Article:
Now we also have some guy named Alexandre Rockwell who is famous for telling Steve Buscemi what to do in a couple of movies. This portion of the film features two people I’m most familiar with through gang related TV shows. We have the crass and intimidating David Proval from the 2000 season of the Sopranos who was also in Shawshank Redemption apparently. It’s  been too long since I’ve seen that one. We also have the lovely Jennifer Beals whom I will miss from the show The Chicago Code. I’m fairly certain I’m the only person on the internet who saw this particular Fox show before it was cancelled after one season. Though to be fair, it was a far cry from Arrested Development or Futurama. The ladies probably know her from the 1983 Footloose knock off, I guess, Flashdance. Roth and Proval carry the scene through no fault of Beal. I think it’s my second favorite behind Tarantino’s.

Finally we have some no-named chic named Allison Anders who happened to be nominated for an award at some film festival in the desert. I’m guessing she’s some sort of celebrity in the realm of feminism because she did pull in Madonna for her short. It also features two girls from John Cusack’s romantic comedy period. I really wish Lili Taylor had done better for herself. She’s the sort of actress I find hopelessly intriguing. Fitting in with the femdom is Valeria Golino, Tom Cruise’s girlfriend in Rainman. It’s a perfectly amusing sketch and feminists seem to enjoy flaunting their nudity for some reason. Plus, who wouldn’t find a coven of witches seducing Tim Roth funny?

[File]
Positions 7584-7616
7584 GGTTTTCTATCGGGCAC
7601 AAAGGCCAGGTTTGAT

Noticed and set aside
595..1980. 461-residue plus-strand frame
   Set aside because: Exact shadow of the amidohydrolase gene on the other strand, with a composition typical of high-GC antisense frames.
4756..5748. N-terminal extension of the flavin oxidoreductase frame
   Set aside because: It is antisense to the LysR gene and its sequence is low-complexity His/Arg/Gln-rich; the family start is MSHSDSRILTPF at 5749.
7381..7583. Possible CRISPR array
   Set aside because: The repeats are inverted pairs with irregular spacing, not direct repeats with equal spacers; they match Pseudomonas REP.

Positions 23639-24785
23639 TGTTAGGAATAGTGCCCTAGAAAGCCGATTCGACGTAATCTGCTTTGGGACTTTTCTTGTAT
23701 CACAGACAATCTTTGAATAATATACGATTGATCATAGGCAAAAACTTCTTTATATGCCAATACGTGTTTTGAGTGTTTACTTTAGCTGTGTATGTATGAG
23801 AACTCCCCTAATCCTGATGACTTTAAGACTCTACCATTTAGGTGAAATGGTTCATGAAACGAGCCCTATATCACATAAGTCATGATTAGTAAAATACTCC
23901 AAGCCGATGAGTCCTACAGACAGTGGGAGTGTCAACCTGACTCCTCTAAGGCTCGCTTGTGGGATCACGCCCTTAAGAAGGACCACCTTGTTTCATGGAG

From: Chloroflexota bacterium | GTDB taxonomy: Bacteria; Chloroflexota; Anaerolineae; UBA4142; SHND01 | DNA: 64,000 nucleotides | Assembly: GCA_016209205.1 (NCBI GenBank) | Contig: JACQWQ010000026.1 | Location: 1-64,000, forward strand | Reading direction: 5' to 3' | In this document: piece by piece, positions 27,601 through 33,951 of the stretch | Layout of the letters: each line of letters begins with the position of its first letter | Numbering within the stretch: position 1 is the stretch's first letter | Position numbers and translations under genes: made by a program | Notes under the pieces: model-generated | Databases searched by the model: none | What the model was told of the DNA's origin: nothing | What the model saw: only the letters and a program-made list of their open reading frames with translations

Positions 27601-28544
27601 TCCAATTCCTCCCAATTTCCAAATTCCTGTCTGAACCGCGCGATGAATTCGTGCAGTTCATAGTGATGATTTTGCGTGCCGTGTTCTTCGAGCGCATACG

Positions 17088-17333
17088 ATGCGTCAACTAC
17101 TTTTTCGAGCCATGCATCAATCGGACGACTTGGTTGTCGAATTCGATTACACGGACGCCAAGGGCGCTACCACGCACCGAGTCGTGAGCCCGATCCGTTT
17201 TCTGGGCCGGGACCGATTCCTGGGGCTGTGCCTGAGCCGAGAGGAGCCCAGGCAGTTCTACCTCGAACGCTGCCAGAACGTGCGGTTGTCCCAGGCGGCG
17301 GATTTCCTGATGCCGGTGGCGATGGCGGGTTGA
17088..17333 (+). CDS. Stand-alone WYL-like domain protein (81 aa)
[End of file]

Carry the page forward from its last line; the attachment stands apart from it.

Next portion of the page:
Four Rooms ranks up there with Clue on the good dirty fun scale. Given the theme I can’t see why it wouldn’t be the perfect New Year’s Eve movie. I’ve even got a great drinking game suggestion for you. Drink every time Tim Roth starts but stops a sentence. Good luck and have a Happy New Year! And follow Bruce Willis’s example. Don’t drink and drive. Even if your wife tells you otherwise.

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4 Responses

  1. Argh! WordPress won’t publish the cutlines I wrote for those pictures. Oh well.

  2. Your “current” wife? How many wives have you had that I don’t know about?

    Love,
    Your “current” wife

    • What I meant was we started the New Year’s tradition when you were my girlfriend. Obviously. :^P

  3. Most Helpful Customer Reviews This movie was made close enough to the 80s when all the best action movies were made, and it shows.